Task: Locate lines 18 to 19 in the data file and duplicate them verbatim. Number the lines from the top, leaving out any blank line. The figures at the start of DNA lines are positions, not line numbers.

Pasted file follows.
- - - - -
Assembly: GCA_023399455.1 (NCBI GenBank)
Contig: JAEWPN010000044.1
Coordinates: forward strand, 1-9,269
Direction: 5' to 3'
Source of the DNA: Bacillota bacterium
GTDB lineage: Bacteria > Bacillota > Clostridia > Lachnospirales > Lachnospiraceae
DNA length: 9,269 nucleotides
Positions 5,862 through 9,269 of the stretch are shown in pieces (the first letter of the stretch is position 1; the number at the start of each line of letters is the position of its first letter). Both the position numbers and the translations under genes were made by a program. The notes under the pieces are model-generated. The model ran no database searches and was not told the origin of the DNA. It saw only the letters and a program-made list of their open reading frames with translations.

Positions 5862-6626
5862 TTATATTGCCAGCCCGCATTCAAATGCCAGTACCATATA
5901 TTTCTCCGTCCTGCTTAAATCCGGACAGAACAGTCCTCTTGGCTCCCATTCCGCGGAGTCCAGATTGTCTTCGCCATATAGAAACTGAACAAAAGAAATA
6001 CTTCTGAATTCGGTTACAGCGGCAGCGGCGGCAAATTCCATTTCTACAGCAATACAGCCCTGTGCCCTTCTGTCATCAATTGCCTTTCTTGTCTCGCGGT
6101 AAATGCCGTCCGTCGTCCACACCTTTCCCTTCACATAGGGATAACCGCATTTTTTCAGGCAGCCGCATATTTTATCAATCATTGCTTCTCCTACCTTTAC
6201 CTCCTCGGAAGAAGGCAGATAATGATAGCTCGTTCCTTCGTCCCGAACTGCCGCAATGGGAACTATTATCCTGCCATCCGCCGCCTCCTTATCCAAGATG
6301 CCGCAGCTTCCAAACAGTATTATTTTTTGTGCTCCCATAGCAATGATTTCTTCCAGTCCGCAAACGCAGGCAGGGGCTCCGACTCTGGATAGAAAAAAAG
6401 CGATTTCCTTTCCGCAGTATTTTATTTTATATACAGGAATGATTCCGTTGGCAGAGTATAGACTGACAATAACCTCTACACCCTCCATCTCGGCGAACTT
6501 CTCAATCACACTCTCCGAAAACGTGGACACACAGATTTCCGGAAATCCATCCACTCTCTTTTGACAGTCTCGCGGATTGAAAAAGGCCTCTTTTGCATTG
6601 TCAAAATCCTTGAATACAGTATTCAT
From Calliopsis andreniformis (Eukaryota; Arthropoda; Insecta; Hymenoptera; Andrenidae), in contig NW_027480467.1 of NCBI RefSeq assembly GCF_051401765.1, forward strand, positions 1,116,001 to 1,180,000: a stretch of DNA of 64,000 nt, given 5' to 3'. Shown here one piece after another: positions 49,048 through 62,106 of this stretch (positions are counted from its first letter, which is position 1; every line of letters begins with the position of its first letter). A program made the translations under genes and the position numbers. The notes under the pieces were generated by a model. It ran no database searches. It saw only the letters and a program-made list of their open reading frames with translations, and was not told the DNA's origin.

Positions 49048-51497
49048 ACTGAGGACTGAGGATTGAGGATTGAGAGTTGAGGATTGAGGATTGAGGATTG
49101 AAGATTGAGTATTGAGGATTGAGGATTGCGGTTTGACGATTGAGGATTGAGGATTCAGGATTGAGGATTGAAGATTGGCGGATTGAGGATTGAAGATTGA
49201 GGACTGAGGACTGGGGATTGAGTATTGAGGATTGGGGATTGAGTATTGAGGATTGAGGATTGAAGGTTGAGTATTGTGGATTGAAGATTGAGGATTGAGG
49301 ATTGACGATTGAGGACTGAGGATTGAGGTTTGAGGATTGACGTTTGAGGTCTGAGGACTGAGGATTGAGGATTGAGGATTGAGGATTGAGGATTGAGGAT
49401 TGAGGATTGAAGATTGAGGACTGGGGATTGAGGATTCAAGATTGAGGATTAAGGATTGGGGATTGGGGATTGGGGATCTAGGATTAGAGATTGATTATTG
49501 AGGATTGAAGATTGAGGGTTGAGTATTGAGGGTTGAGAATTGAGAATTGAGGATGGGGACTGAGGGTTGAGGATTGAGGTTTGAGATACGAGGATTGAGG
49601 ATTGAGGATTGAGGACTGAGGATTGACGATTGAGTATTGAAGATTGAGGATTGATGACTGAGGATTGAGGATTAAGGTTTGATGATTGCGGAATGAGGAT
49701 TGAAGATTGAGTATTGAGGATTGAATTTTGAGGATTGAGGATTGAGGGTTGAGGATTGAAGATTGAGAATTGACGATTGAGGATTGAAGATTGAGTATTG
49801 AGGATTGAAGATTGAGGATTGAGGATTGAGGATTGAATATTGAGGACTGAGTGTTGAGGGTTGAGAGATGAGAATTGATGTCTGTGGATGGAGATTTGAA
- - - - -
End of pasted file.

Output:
6601 TCAAAATCCTTGAATACAGTATTCAT
From Calliopsis andreniformis (Eukaryota; Arthropoda; Insecta; Hymenoptera; Andrenidae), in contig NW_027480467.1 of NCBI RefSeq assembly GCF_051401765.1, forward strand, positions 1,116,001 to 1,180,000: a stretch of DNA of 64,000 nt, given 5' to 3'. Shown here one piece after another: positions 49,048 through 62,106 of this stretch (positions are counted from its first letter, which is position 1; every line of letters begins with the position of its first letter). A program made the translations under genes and the position numbers. The notes under the pieces were generated by a model. It ran no database searches. It saw only the letters and a program-made list of their open reading frames with translations, and was not told the DNA's origin.